How Games Tell Stories, and How to Turn a Story Into A Game

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Good games are games that tell interesting stories. Any kind of game can tell a story, from ancient classics like Chess, King’s Table, and Go, to complex military simulations like Warhammer. Characters appear; problems beset them; solutions are sought and struggles are endured; and events in the world unfold. At the end of the story, the original problem might have been solved, in a glorious victory. Or it might remain unsolved, in ambiguous stalemate or tragic defeat. But in either case, a story is a character who changes because of a problem.

 

In games, of course, the characters are the players, and they change by growing stronger or weaker in the course of play. And the problems they face are the competing players. The story might be so short it could be told in a few sentences: “A leader raised an army, and went to the field of battle to face a terrible enemy. The armies fought each other with all their might. Great acts of heroism were seen, but also great acts of treachery and cunning, and many men on both sides died. Eventually the leader and his army won the day.” That story could describe real-world battles like the Siege of Stalingrad, or mythological battles like the events of Homer’s Illiad. But it could also describe the events of a session of Dungeons and Dragons, or a chess tournament, or the Super Bowl (although one would hope that no one really died). In every case, there’s a story being told.

 

It’s easy to see how a story can emerge from a game: the act of playing the game is basically the same as the act of telling the story. Less easy to see is how a game could replicate the events of a story that has already been told. Such games, of course, are commonplace: video games based on popular films are the most obvious examples. There’s also war simulation games, for tabletop and for computers, that replicate various historical battles. But games based on pre-existing stories present new challenges to the designers.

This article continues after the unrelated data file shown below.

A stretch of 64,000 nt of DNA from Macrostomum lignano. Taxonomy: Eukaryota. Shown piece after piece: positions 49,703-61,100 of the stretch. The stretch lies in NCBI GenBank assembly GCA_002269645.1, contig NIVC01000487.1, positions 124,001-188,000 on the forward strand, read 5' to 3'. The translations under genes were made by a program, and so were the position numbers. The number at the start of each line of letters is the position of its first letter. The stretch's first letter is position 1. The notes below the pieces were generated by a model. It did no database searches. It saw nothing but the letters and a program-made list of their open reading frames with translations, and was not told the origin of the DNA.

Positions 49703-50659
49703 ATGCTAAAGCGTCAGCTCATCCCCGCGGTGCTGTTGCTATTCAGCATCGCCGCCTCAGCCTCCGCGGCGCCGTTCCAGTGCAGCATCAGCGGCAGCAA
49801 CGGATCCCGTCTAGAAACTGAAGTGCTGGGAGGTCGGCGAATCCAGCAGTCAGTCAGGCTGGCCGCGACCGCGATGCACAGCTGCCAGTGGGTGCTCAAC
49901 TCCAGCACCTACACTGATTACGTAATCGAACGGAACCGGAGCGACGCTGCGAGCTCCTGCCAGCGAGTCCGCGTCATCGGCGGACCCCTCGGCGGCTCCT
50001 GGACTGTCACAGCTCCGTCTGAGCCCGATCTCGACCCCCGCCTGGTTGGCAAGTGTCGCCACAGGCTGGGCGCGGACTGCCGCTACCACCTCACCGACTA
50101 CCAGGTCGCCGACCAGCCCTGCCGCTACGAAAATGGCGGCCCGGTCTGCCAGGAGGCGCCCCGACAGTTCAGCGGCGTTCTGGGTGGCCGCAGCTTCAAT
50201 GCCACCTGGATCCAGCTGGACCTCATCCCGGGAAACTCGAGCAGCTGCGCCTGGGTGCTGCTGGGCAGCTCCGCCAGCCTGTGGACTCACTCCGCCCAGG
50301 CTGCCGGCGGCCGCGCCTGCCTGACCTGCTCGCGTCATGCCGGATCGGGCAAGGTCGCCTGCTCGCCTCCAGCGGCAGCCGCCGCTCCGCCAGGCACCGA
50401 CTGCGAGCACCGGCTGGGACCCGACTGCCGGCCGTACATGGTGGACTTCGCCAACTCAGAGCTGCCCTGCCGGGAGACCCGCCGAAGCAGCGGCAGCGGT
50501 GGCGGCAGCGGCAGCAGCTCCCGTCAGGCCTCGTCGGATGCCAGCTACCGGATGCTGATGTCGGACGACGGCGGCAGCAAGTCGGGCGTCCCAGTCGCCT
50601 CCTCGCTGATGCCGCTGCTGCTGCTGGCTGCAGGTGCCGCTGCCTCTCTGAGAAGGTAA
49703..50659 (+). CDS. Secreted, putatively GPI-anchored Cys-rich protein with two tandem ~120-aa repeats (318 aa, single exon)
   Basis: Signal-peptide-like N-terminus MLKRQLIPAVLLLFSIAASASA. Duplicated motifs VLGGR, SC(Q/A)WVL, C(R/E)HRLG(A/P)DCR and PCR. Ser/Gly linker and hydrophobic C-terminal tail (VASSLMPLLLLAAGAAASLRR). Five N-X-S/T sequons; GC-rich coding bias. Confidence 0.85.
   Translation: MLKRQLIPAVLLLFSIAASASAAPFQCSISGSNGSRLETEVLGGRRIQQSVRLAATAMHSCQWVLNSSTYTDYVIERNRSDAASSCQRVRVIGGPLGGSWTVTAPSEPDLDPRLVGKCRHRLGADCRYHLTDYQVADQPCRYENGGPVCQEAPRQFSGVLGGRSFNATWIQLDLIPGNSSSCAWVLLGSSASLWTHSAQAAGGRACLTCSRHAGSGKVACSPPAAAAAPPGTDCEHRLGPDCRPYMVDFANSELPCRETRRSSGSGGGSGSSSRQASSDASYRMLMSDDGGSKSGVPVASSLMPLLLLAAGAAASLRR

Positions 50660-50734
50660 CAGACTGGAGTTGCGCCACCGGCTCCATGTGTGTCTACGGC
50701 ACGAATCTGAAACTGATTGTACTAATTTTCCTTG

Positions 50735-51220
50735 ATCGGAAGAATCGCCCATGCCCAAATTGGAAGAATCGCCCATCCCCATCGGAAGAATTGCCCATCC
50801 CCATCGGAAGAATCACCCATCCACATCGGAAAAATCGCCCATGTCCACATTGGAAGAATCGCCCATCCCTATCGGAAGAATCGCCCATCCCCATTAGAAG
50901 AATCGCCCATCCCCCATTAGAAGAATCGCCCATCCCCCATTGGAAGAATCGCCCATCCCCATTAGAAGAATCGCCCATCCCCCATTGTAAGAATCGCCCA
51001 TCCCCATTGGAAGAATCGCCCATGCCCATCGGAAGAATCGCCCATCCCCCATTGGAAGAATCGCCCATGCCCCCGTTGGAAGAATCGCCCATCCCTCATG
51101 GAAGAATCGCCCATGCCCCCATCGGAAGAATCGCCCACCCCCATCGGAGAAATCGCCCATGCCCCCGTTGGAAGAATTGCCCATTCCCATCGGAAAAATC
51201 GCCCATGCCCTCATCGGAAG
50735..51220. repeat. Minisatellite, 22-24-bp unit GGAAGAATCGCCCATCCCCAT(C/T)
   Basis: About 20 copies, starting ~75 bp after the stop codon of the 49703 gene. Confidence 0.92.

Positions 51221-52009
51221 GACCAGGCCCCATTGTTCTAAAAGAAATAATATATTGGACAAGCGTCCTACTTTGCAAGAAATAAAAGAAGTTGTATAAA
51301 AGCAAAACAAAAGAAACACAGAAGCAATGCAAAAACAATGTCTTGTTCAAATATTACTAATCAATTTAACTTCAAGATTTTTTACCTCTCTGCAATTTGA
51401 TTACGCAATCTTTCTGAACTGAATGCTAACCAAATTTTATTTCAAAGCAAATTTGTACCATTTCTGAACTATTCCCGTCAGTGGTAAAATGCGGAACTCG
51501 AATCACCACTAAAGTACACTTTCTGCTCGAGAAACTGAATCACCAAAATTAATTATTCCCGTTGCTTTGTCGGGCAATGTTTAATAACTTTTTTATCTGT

First of all, stories are made of words, sentences, descriptions, characters, plot arcs, events, feelings, and dramatic experiences, and the like. Games are made of those things too, but games are also made of numbers. Chess pieces, for instance, have a capture value, and a mathematically quantifiable movement function. Characters in an RPG, and units in a military simulation, have hit points, attack and defense values, movement rates, and other numerical attributes which define how they behave, and how much of a challenge they present to players. So the game designer who wants to turn a story into a game has to find a way to tell a story using numbers instead of using words alone.

 

Here’s another challenge for the designers. A game based on a pre-existing story can offer players only one way to win the game: the players win by replicating the events of the story, and they lose by failing to replicate that story. Now, it’s not hard to understand why such games are popular, even though the victory conditions are so specific. After reading the Harry Potter books, for instance, one might want to explore the wizarding world on her own, and become Harry or one of his friends, and achieve Harry’s victory for herself. After reading some military history, you might want to know what it felt like to be General Eisenhower or Prime Minister Churchill, planning the Normandy landings. But the players and the game designers already know how the story ends – or how it “should” end. It ends in exactly the way the story says it ends. That is the very meaning of that kind of game. But the game designers still have to offer an unique experience to players. They have to offer interesting challenges, meaningful freedom to act and to strategize in the course of play, and real prospects for failure in order to make victory feel sweet. This creates a kind of paradox: the game has to offer that freedom and challenge to players, but at the same time it must preserve a pre-ordained conclusion.